There is no doubt that fundraising for private debt funds has been down quite sharply during 2020, and what comes next really depends on the type of recovery we see. We are engaging with our clients and there are differing views as to whether we’ll see a V, a U, an extended U or even an L-shaped recovery.
Most of our clients are multi-sector and I think there will be a big divergence between how different industries come out of the crisis. If we compare energy with manufacturing, for example, both are currently having a difficult time, but their respective recovery trajectories look very different.
Yet all this is happening against a backdrop of a private debt industry that has raised significant amounts of capital over the past few years. Many funds have a lot still to deploy and we didn’t really see deployment reduce in the early part of 2020. That said, we are working with some clients on new fund launches and I think what we’ll see for some time to come is the larger, proven firms looking to raise bigger funds, while fewer new managers emerge.
So what are you seeing in terms of deployment in the current situation?
It’s still a little too early to spot any trends in the current crisis, but it is clear that private debt funds are highly adaptive as a lending source. Many firms are able to come up with creative solutions to issues borrowers may face and they can move quickly to address challenges. The fact that the private debt market has grown and matured significantly over the past few years means it now has the infrastructure in place to execute deals in full force even in difficult times – it has the capital, the networks, and the ecosystem of lawyers and due diligence providers, so the industry is now often seen by borrowers as the go-to source of loans.
Are you seeing firms look to distressed opportunities?
Private debt players have a full range of capabilities and many of them are able to pivot towards distressed opportunities. Firms are assessing potential new deals based on the DNA of the market, the sector and the borrower with a view to potentially shifting the company’s strategy or looking at different lending structures.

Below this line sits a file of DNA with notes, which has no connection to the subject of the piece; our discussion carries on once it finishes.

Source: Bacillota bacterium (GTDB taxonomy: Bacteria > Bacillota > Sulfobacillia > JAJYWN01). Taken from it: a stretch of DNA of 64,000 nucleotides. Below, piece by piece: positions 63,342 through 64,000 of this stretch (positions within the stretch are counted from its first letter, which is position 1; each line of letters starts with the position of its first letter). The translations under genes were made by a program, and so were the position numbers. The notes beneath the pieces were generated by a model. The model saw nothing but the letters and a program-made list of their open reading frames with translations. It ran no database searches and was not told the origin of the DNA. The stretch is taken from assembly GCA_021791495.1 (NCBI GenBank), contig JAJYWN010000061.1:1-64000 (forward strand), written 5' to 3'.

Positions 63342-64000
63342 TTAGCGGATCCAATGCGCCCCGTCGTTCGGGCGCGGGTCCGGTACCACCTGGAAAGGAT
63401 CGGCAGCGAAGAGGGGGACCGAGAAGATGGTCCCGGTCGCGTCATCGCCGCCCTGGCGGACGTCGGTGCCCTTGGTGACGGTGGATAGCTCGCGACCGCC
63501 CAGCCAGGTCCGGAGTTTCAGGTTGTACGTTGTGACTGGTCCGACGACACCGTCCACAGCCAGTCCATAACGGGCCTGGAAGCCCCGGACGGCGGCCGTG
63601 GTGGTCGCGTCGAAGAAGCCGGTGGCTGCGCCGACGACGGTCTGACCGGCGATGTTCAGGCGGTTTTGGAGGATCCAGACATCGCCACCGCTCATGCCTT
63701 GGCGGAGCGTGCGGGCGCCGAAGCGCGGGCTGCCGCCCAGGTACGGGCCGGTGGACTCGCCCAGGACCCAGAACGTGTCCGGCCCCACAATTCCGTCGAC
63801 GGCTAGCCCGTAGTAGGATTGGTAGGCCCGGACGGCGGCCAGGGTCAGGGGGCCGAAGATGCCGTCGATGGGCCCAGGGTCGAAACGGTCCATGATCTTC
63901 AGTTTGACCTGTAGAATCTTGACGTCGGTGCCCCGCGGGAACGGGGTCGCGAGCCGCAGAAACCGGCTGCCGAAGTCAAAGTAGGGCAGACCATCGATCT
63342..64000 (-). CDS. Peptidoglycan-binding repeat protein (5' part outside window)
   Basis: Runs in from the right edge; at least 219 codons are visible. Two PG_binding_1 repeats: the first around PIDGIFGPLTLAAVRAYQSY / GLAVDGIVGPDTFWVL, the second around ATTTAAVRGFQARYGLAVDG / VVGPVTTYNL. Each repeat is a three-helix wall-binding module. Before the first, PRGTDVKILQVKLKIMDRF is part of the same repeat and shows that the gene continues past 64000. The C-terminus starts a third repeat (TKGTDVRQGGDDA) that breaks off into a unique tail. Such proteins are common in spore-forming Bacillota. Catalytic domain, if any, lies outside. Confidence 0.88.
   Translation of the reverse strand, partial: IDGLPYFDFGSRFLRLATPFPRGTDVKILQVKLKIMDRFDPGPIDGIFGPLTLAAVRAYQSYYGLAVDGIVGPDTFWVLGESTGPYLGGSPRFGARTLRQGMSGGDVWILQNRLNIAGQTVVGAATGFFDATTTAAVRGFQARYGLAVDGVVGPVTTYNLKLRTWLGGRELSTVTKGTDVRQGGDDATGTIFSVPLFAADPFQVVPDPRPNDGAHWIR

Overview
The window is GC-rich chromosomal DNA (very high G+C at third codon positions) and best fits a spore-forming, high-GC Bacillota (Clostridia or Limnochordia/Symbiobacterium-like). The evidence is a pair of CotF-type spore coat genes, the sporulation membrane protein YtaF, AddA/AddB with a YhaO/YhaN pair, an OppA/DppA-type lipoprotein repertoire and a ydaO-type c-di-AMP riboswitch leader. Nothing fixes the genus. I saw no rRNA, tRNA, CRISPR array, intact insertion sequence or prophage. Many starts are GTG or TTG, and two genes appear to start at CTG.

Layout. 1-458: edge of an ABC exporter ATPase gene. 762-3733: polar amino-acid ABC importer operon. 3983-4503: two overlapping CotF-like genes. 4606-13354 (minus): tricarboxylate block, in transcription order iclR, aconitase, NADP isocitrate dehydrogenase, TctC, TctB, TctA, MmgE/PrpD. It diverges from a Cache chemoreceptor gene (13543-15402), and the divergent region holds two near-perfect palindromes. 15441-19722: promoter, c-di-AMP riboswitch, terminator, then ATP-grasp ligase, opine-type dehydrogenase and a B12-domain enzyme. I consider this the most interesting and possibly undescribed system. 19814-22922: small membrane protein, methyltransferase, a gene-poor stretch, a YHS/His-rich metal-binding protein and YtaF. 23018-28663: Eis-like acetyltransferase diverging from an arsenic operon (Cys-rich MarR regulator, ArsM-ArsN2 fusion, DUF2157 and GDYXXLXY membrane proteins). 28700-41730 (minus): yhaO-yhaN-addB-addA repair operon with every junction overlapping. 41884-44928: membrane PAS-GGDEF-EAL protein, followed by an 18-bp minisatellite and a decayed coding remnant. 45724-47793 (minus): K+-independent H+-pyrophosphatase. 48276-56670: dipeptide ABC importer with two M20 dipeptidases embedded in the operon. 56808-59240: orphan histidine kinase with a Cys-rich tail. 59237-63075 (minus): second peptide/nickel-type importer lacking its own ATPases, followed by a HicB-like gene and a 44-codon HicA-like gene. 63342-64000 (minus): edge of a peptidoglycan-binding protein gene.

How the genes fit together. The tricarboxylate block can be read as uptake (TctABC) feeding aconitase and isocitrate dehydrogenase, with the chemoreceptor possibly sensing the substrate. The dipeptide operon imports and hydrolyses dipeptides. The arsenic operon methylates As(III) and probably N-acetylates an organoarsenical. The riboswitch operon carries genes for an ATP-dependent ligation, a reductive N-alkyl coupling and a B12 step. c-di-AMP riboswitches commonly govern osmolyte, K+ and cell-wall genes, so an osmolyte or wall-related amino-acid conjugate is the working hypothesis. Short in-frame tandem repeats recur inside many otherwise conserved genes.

That’s one of the big advantages of private credit – funds can be flexible in the options they offer companies in different stages of health or stress, and there is now a deep pool of providers in the market with a variety of strategies.
In what shape do you think private debt will emerge from today’s crisis?
I’ve lived through many crises, from the savings and loans crisis in the US, the Russian rouble crisis and the dot.com bust through to the global financial crisis. There have been lessons to learn from each of these, even where the events haven’t directly touched the business in which you operate. Yet you also see the creation of new firms and organisations from these kinds of crisis. Some of the great firms of the 1990s, many of which are still with us today, sprang from the savings and loans crisis. Similarly, post-GFC, private debt firms did a phenomenal job of getting deeper into the lending market to become the significant force they are today.
Our clients are resilient and it’s highly likely that they will emerge stronger once the dust settles. Private debt’s capacity to adjust to opportunities means it will be well-positioned for the recovery when it comes. I think there may be some rapid changes to come and it’s not evident yet what form they will take, but it is clear that private debt is in the right space to provide creative solutions that will stem from today’s situation.